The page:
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Transitions: Adult children need to set boundaries

1:26 PM, Aug. 30, 2013  |  Comments
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Dear Jean:

You often give advice about downsizing and moving into a community. I totally agree, but my parents are so stubborn. They won't even discuss it.

They said they are staying in their house. At 60, I am so tired of the workload. I have a full-time job waitressing, yet I'm running to their house all the time; cleaning, doing laundry, getting groceries and taking them to doctor appointments. My husband is 62 and is retired. He cuts their grass and does their yard. Winter is coming, and I don't want my husband shoveling anymore. I want my parents to go to a senior apartment. How can I make them move?

Answer:

You can't.

You made me smile, though. Similar to how we can give our adult children advice but they do what they want, your parents get to decide where and how they live. You might not agree with them. That's OK.

You can prod, encourage, educate and present options, but the choices are theirs. They have free will.

Note: If your parents are not capable of making rational decisions, then that is a whole different discussion.

Look at what elements of the senior apartment-living you most want them to have, and help incorporate them into their house.

Is it about safety? Things can be done to make their house safer. Possibly you can install grab-bars, emergency help buttons and have the clutter on the stairs cleared off.

Is your concern about having extra help with everyday tasks? There are many in-home health care agencies available. They do chores like laundry, vacuuming and even grocery shopping. As an extra benefit, they are great for companionship.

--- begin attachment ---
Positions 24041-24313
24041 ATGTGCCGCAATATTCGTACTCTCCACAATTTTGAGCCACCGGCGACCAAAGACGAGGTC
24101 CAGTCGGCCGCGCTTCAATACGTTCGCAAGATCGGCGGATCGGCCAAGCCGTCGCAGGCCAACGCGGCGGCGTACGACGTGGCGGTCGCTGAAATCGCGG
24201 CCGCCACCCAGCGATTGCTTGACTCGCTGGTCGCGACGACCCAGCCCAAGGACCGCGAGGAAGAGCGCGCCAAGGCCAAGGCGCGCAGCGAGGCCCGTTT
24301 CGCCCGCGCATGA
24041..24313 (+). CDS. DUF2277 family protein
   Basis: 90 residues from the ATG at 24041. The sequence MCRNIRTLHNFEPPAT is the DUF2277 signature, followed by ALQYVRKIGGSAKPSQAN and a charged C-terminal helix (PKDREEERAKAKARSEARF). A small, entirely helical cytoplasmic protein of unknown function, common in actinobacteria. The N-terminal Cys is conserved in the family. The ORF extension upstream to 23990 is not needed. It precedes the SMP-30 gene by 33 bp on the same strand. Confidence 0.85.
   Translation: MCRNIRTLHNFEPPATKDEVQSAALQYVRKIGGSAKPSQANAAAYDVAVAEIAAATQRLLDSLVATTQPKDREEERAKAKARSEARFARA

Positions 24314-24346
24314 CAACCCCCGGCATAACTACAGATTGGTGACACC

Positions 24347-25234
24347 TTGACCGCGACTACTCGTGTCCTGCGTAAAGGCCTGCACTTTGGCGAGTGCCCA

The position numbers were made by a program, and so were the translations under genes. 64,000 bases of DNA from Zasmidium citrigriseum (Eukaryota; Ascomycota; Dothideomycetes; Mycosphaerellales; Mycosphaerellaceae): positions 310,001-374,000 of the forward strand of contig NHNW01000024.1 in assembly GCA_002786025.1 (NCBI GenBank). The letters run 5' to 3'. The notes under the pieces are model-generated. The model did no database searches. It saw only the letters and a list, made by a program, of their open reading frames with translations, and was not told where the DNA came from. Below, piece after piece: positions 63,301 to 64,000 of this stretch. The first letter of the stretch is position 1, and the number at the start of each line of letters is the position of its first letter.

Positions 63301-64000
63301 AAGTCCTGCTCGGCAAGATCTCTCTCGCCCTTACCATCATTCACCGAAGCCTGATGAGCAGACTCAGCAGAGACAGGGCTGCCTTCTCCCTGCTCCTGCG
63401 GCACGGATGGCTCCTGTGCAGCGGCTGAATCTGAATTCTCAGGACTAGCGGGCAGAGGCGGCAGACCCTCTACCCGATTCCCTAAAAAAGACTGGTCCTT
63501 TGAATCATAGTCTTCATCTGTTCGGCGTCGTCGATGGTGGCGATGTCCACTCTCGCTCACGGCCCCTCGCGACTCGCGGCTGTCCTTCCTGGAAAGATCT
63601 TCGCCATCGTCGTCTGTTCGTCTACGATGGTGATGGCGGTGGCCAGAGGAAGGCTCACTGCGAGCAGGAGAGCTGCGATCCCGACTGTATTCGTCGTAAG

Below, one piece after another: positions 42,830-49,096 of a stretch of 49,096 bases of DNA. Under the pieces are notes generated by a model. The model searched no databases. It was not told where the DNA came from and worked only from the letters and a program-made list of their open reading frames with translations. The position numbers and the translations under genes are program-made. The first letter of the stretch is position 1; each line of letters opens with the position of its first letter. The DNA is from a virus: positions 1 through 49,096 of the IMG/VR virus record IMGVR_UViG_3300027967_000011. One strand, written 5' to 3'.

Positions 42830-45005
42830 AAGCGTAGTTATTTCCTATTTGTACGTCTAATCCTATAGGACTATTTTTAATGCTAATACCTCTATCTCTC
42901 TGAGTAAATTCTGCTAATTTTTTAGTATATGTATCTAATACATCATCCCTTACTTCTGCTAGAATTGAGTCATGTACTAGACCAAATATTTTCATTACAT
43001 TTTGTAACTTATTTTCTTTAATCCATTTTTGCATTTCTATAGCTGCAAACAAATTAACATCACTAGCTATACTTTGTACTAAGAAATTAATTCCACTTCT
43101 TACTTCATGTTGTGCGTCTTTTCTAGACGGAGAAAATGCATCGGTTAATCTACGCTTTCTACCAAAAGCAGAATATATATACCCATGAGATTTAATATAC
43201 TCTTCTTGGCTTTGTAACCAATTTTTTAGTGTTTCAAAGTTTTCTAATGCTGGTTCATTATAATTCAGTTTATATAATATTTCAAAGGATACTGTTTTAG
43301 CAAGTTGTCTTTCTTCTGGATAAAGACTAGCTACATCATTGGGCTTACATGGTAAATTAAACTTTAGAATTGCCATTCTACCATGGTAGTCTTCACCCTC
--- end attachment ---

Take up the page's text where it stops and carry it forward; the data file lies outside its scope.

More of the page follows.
You can't control your parents' choices, but you can choose how you will deal with their requests.

You can set boundaries. Put a limit to the amount of work you and your husband do there. Helping your parents stay in their home is wonderful, but it shouldn't wear you out.

This isn't a measure of your love.

Have a heart-to-heart talk with them. Discuss what services they can pay for themselves, and what things you will do. Perhaps they can hire a yard service. Share that you would be happy to take them to medical appointments because it is helpful to have a family member along, but that they need to find help with household chores.

Often, they will talk about the expense. If they can afford it but don't want to spend the money, be firm. If they don't have the money, try to discuss ways to reduce the load. Just because they want the grass cut every week, doesn't mean you have to do it. They have made the choice to stay there. What would happen if the grass wasn't cut?

In that generation, our parents have been raised to save, save, save. Remind them that they've saved to have a comfortable retirement, and now it is time to use that investment on themselves (and your health).

-Jean Long Manteufel, senior move manager and CEO of Long's Senior Transitions in Appleton, writes a column on the first Sunday of each month about life changes associated with aging. She can be reached at 920-734-3260 or JeanLM@longmoving.com

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